ROCHESTER, Minn. — Saint Mary’s University of Minnesota-Rochester is on the cusp of becoming a bigger player in the area’s higher education scene.
SMU hosted a ribbon-cutting ceremony May 24 to mark the completion of a 10,000-square-foot addition to the school’s Cascade Meadow facility in northwest Rochester. It was a coming-out party for a university intent on growth.
With the expansion nearing completion, SMU-Rochester plans to complete the transfer of graduate and bachelor completion programs to Cascade Meadow that began three years ago after Jack and Mary Ann Remick donated the building to the university.
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For the previous three decades, SMU-Rochester has rented space from Rochester Community and Technical College, where its identity had been somewhat submerged by its larger partner.
SMU-Rochester will now not only be its own landlord, but it will be poised to expand, the Post-Bulletin reported.
“That’s our hope,” said Scott Walker, SMU’s associate vice president, partnership — Rochester. “We really have high hopes for Rochester. It’s such a growing community.”
Its emergence as a stand-alone university is another sign of the decades-long shakeout of Rochester’s once balkanized higher education scene. Within the last several years, the Minnesota School of Business has closed, and Cardinal Stritch University and the College of St. Scholastica no longer offer on-the-ground programming in Rochester.
Where two decades ago there were a dozen or more public and private institutions scrambling for a niche, now there a handful — the most prominent being the public colleges, RCTC, University of Minnesota-Rochester and Winona State University-Rochester, and the two privates, SMU and Augsburg University.
“It’s kind of come down to just a handful of providers,” said Don Supalla, executive director of the Greater Rochester Advocates for Universities and Colleges, a higher education nonprofit, and one-time president of RCTC. “You got the big three publics and then you got pretty much Augsburg and Saint Mary’s.”
SMU-Rochester’s graduate and bachelor completion programs serve about 350 students a year.
SMU’s presence in Rochester has been boosted by several factors. Like WSU-Rochester, it has a main undergraduate campus that is a mere 40 miles away. Its Minneapolis-based campus has the cache of being the second-biggest provider of graduate programming in the state, after the University of Minnesota.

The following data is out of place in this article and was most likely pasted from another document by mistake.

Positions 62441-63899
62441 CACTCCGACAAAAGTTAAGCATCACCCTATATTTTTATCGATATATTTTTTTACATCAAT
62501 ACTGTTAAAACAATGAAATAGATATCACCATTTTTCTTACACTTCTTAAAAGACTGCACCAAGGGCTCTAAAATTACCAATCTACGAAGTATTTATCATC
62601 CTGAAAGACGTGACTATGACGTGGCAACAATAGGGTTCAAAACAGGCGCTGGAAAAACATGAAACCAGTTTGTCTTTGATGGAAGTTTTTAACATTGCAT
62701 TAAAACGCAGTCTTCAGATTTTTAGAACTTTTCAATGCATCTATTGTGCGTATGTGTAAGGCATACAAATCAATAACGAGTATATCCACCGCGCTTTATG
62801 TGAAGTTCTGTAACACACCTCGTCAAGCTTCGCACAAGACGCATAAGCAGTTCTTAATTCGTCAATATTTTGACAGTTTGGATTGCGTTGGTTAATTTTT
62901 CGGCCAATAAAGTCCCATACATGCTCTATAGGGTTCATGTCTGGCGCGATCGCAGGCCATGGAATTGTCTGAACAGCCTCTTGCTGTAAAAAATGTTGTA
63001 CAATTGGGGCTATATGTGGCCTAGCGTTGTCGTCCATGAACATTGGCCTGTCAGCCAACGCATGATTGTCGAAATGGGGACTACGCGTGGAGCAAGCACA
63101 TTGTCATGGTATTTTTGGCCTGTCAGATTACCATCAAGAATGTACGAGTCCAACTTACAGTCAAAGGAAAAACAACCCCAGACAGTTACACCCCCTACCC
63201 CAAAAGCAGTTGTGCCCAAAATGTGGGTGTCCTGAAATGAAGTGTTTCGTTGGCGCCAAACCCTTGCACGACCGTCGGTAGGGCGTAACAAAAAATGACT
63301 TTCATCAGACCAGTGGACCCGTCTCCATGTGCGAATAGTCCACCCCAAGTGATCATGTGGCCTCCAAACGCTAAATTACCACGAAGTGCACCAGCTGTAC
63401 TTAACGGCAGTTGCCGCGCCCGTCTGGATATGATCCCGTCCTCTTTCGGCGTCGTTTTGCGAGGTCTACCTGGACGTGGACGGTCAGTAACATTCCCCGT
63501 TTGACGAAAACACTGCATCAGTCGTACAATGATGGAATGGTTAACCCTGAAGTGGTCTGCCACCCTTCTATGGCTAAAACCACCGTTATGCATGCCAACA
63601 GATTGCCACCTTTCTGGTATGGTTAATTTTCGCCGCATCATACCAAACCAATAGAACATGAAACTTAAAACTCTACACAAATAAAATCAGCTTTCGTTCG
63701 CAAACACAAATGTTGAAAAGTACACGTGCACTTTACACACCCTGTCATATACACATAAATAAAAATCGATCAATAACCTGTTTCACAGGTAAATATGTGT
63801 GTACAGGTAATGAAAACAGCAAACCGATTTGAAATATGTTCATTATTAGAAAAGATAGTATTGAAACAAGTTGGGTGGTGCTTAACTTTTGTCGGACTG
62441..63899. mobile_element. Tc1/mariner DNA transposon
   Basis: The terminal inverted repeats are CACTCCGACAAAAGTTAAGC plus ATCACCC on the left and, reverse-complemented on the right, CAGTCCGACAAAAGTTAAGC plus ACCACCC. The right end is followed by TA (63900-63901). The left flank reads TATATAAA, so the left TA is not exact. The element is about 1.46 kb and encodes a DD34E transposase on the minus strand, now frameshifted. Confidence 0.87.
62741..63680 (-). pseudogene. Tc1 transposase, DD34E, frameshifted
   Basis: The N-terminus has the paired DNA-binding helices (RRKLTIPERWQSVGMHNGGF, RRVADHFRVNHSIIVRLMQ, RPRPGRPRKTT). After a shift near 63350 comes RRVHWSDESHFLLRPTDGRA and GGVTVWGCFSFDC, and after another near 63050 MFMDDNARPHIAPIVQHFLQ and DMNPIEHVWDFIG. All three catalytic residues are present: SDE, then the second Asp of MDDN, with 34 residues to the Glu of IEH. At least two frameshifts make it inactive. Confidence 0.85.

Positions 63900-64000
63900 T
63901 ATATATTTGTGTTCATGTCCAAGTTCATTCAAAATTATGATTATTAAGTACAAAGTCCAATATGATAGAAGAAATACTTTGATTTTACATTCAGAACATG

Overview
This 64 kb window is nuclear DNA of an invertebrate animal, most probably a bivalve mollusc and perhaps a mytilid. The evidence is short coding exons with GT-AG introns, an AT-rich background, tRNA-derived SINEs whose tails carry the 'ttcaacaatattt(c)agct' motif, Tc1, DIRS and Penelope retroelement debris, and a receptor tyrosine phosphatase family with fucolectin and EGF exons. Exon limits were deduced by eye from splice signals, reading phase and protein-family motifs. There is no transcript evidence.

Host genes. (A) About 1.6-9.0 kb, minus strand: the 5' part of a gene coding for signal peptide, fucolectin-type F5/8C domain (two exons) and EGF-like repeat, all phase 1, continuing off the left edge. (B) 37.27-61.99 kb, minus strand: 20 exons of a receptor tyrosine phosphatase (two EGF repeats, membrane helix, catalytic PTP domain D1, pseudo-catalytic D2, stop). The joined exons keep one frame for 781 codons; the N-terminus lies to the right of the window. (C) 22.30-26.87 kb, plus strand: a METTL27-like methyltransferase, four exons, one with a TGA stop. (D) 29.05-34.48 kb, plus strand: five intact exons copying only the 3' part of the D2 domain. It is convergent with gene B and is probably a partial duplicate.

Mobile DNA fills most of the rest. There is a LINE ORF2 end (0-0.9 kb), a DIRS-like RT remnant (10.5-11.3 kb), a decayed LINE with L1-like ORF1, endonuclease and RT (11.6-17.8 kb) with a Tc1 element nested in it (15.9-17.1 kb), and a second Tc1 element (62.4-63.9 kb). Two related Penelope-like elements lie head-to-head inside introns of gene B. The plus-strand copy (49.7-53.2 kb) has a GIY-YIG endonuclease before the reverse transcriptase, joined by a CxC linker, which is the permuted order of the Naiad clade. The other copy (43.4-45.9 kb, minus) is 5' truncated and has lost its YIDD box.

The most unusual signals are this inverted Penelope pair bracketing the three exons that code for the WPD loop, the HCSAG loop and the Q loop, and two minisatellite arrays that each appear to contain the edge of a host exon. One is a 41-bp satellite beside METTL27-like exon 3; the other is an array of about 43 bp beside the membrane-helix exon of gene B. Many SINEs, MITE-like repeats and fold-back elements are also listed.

SMU-Rochester has also benefited from powerful benefactors in its corner, namely the Remicks.
Three years ago, Jack Remick, co-founder of the Fortune 500 Fastenal, donated what was then Cascade Meadow Environmental Science Center and its 90-acres of wetlands and prairie to SMU after the facility failed to draw much foot traffic as an environmental center.
The building alone was valued at $3 million, according to news reports. Then last year, the couple gave the school a $5 million donation, $4.4 million to build the two-story addition now nearing completion and $600,000 for program development.
In the fall of 2019, SMU-Rochester will launch a 3 + 2 Physician Assistant program, a collaborative effort between SMU and Mayo Clinic. The program will be taught in state-of-the-art rooms on the second level of the new addition. SMU officials hope to use it as template for future program development.
Under the fast-track program, SMU students would complete their undergraduate courses in three years at the Winona campus. They then would transfer to the Rochester campus to earn a two-year masters in physician assistance, taught by Mayo Clinic faculty.
Such hybrid programs are growing in popularity in the U.S, as they allow students to shave a year off their undergraduate or graduate studies. SMU’s 3 + 2 program will be the first in Minnesota, Walker said.
“We’re accelerating this for these kids,” Walker said. “It’s going to save them on dollars. It’s going to get them out in the workforce a lot quicker. As a parent and as a student, that’s a pretty attractive deal.”
The arrangement between SMU and Mayo Clinic proved to be mutually beneficial to both, Walker said. Since the faculty teaching the masters part of the program are paid by Mayo Clinic, it reduced the costs associated with the program for SMU. And with the anticipated shortage of physicians, it allows Mayo to create a new pipeline for much-needed health care workers.
“We happened to hit a home run with this first foray, because the PA degree is going to be huge,” Walker said.
There are no specific plans on the board for new programming beyond the PA program, Walker said, but SMU is exploring a gamut of possibilities.
“If we don’t have space to grow, we have space to make space to grow,” Walker said about its spacious surroundings. “If we wanted to do more, we could do more.”
Cascade Meadow’s proximity to Lourdes High School could make offering Post-Secondary Education Options a possibility. SMU is also looking at online offerings. A blending of digital and face-to-face programming at SMU-Rochester is another possibility. SMU is also “intrigue” by potential partnerships with some businesses in Rochester.
“We’re really looking at the whole gamut,” Walker said. “We’re really looking at everything and reaching out and trying to make those contacts and see what fits.”